Highlights from the Joint Leadership Team Meeting

Station and Region connect on key issues

On August 30, the U.S. Forest Service Southern Regional Leadership Team met with the Southern Research Station Leadership Team in Asheville, NC.

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Tony Tooke shares regional priorities with attendees. Tooke was the regional forester for the Southern Region at the time of the meeting and is now the FS chief. Photo by Jennifer Moore Myers, USFS.

Ken Arney, deputy regional forester, kicked off the day with a recap of the last joint meeting held in 2015. Several priority topics from that forum are still of great importance: longleaf pine restoration, broad-scale monitoring, and strengthening relationships with rural partners and communities.

Rob Doudrick, SRS director, also emphasized the value of collaboration and the role of Forest Service R&D in providing sound science for partners in the National Forest System.

Jim Guldin, member of the new SRS Research Advisory Board, reviewed some joint efforts between the Region and SRS.

Several examples of collaborative work were discussed, including forest plan revisions with the TACCIMO tool and monitoring disturbances on national forest lands with ForWarn.

After lunch, the teams split off into small groups to discuss a range of issues that were important to both the Region and Station.

Topics included forest health, forests and water, inventory and monitoring, keeping forests as forests, restoration, and social science. Facilitators and subject matter experts led the participants through questions. The groups discussed the following issues:

  • How can the agency better educate the public on the importance of national forest lands for public water supplies? What practices will help national forest managers protect water quality on public lands?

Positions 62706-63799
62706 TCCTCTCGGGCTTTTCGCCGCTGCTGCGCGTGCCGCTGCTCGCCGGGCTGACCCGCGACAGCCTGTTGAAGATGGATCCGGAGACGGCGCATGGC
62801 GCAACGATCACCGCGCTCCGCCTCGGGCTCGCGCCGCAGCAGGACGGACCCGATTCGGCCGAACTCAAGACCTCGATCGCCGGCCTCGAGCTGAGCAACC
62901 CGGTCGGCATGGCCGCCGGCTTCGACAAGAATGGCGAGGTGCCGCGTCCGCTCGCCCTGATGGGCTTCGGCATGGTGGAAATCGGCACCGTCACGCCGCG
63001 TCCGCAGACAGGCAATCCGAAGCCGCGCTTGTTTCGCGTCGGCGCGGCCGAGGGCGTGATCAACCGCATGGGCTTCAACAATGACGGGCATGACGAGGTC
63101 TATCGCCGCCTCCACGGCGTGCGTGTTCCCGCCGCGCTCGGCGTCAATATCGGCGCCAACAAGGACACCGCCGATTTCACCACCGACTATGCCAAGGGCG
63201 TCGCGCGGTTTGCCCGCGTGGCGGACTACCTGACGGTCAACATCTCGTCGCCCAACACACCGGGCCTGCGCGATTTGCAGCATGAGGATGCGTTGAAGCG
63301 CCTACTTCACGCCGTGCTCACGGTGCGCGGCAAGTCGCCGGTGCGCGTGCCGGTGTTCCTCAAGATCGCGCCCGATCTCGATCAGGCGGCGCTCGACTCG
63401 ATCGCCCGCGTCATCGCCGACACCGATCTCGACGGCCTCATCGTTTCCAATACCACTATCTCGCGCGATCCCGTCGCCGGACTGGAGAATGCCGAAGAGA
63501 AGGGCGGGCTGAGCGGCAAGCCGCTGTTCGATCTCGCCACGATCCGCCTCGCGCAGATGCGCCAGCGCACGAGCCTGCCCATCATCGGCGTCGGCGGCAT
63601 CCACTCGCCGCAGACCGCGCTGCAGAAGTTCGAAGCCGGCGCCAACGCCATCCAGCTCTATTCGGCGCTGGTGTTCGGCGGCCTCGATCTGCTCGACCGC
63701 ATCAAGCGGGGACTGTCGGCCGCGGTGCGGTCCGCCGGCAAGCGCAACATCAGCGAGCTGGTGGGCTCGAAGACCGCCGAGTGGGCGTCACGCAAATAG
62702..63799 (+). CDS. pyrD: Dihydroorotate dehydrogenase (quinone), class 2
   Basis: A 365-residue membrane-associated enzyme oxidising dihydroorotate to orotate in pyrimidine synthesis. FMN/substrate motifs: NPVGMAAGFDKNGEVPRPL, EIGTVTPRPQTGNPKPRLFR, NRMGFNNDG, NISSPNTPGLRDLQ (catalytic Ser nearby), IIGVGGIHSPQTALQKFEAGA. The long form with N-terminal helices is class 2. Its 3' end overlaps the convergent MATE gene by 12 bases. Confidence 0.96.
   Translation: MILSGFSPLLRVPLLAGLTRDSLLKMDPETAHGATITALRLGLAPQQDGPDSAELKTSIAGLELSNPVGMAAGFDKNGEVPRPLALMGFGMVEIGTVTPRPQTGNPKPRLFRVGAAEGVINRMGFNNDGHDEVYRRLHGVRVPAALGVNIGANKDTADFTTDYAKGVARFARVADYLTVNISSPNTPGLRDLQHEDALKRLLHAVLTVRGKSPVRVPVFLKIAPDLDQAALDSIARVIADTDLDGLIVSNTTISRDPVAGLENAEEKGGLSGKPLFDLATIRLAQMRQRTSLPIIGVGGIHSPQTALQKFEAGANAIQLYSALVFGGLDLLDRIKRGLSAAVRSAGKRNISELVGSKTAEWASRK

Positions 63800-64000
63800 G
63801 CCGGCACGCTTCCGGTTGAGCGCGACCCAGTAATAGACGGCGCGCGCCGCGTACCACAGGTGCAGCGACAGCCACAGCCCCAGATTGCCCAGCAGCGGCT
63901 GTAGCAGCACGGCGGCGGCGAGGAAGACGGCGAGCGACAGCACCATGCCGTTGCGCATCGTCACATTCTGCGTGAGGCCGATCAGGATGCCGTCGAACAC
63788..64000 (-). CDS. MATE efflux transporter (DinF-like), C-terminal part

• How are we transferring the results of our inventory, monitoring, and assessment work to audiences in both the Region and Station so that they can be applied to inform environmental analysis and decision making?
  • How do we help private landowners understand the value of keeping forests as forests? How can we better educate the public on the benefits of healthy managed forests?
  • How can Forest Health Protection approach the increasingly important issue of restoring tree species that have been decimated by invasives? How can restoration work proceed in the context of sagging timber markets?
  • What information or tools do we have and need to address social sustainability in forest planning?
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Amanda Walrod, natural resource specialist on the Francis Marion and Sumter National Forests, takes notes on how to understand qualitative data about social values. Photo by Stephanie Laseter, USFS.

The outgoing regional forester, now chief of the Forest Service, Tony Tooke, challenged the group to consider the following: How are we intentional with what we learn today? Where are the intersections between our work? What aren’t we tackling and why? Knowing that we can’t do it all, how can we prioritize the list? How was this meeting different from the last?

Tooke closed with a note that continued collaboration between the Region and Station ensures that management decisions are anchored in good data, good science, and common sense.

The Leadership Teams will be investigating how we can answer these and other questions from the meeting, then relaying priorities out to the field. This discussion will take place at the next executive team summit planned for later this fall.

For more information, email Stephanie Laseter at slaseter@fs.fed.us.

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